TOKYO — Financial ministers from the Group of Seven leading economies are to hold a teleconference Monday to discuss world market stability as Middle Eastern markets tumbled Sunday on the first business day after a historic U.S. credit rating downgrade.
Japanese media say deputy finance ministers agreed Sunday on a conference call among the higher-level ministers. Kyodo News agency reported it would likely be held before Asian markets open Monday morning, but the timing wasn't more specific.
The countries are concerned the historic downgrade of the U.S. credit rating Friday would deal a significant blow to consumer and business confidence and financial markets.
The leaders from Britain, Canada, France, Germany, Italy, the U.S. and Japan are also expected to discuss the eurozone sovereign debt concerns.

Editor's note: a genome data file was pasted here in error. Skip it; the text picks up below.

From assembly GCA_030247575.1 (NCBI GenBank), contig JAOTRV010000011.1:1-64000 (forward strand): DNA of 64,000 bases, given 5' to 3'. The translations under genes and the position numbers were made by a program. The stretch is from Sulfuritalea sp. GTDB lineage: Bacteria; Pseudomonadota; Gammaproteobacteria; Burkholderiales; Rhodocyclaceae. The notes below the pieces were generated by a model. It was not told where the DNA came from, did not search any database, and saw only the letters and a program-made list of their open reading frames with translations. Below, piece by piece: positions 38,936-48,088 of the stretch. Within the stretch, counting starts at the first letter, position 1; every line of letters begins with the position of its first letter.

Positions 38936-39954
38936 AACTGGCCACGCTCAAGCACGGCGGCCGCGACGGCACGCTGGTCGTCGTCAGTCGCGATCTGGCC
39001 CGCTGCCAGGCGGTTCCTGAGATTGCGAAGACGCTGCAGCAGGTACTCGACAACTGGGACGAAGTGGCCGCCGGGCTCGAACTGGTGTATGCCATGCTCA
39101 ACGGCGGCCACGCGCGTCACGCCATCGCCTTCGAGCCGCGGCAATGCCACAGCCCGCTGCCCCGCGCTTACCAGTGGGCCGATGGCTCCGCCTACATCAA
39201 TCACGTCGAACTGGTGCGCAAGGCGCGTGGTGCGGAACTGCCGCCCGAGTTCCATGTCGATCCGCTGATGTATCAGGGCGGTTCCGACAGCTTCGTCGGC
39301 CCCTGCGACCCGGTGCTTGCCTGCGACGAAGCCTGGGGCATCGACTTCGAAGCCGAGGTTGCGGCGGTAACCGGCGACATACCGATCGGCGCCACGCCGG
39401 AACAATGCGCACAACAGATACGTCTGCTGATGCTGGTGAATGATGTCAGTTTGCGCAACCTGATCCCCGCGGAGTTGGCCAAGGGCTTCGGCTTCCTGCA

Standard & Poor rating agency announced late Friday it would strip the U.S. of its sterling AAA credit rating for the first time and move it down one notch, to AA+.
Economists say the real danger won't be higher interest rates but sinking confidence in the American economy and its leaders.
Middle East markets, open Sunday through Thursday, were the first to react to the late Friday news. Dubai's main market index was down more than 4 percent at midday, and other Gulf markets also opened sharply lower.
China, the largest foreign holder of U.S. debt, on Saturday demanded that the United States tighten its belt and overcome its "addiction to debt."
Japan's Nikkei index lost ground in the past week due to debt crisis developments.